Cardiorespiratory fitness, inflammation and risk of sudden cardiac death in middle-aged men

Jari A Laukkanen*, Sudhir Kurl, Ari Voutilainen, Timo Mäkikallio, Setor K Kunutsor

*Corresponding author for this work

Research output: Contribution to journalArticle (Academic Journal)peer-review


Inflammation and cardiorespiratory fitness (CRF) are each independently related to the risk of sudden cardiac death (SCD). The interplay between CRF, inflammation, and SCD is not well understood. We aimed to study the independent and joint associations of inflammation (high sensitivity C-reactive protein, hsCRP) and CRF with SCD risk in a cohort of Caucasian men. In 1,749 men aged 42-61 years without a history of coronary heart disease at baseline, serum hsCRP was measured using an immunometric assay and CRF was assessed using a respiratory gas exchange analyzer during exercise testing. High sensitivity CRP was categorized as normal and high (≤ 3 and >3 mg/L, respectively) and CRF as low and high. A total of 148 SCD events occurred during a median follow-up of 28.9 years. Comparing high vs normal hsCRP, the multivariable-adjusted HR (95% CI) for SCD was 1.65 (1.11-2.45), which remained similar on further adjustment for CRF 1.62 (1.09-2.40). Comparing high vs low CRF, the multivariable-adjusted HR for SCD was 0.61 (0.42-0.89), which remained persistent after adjustment for hsCRP 0.64 (0.44-0.93). Compared with men who had normal hsCRP-low CRF, normal hsCRP-high CRF was associated with a decreased SCD risk 0.65 (0.43-0.99), high hsCRP-low CRF was associated with an increased SCD risk 1.72 (1.10-2.69), with no evidence of an association between high hsCRP-high CRF and SCD risk 0.86 (0.39-1.88). Positive additive and multiplicative interactions were found between hsCRP and CRF. In a middle-aged Finnish male population, both hsCRP and CRF are each independently associated with SCD risk. However, high CRF levels appear to offset the increased SCD risk related to high hsCRP levels.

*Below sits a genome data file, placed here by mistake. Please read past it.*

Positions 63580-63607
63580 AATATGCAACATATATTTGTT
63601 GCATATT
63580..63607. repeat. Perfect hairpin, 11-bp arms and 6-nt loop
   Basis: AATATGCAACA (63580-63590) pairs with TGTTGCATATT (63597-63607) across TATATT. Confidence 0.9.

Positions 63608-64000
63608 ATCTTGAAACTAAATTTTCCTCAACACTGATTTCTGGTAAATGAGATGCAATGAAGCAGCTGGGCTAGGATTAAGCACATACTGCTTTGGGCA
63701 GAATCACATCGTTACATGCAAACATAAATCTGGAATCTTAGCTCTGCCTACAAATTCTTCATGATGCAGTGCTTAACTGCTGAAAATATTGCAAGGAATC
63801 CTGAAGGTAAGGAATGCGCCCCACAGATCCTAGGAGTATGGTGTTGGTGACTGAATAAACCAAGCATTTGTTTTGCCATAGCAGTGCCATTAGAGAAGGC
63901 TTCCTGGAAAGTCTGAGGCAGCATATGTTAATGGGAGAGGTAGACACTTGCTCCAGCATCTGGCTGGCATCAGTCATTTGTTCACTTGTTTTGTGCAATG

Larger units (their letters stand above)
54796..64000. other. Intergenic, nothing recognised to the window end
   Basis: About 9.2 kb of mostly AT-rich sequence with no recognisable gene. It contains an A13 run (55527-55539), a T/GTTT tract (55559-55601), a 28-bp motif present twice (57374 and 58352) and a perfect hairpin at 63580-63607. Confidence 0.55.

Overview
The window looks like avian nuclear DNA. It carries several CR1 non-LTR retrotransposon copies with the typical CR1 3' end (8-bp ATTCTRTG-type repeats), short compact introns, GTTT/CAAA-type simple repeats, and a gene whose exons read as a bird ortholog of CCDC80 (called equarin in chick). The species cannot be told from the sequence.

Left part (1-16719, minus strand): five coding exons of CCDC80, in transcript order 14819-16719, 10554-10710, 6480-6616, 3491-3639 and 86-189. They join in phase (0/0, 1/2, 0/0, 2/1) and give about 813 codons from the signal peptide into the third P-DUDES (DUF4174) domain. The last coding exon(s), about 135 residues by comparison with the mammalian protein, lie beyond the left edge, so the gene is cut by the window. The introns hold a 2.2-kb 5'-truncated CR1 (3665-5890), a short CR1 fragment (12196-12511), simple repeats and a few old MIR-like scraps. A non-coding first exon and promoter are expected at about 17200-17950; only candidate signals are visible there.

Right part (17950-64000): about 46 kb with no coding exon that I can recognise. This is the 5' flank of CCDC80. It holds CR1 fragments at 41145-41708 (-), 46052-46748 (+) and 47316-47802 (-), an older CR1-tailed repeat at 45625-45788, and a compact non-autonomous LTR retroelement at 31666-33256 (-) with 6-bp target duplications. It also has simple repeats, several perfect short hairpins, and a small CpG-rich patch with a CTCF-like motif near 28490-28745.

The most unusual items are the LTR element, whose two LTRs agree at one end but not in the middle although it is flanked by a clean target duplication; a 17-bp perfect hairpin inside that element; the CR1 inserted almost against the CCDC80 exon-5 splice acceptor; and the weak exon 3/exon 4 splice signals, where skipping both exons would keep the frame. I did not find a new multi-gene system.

Original languageEnglish
Number of pages19
JournalAmerican Journal of Cardiology
Publication statusAccepted/In press - 8 Mar 2022


  • cardiorespiratory fitness
  • high sensitivity C-reactive protein
  • inflammation
  • sudden cardiac death


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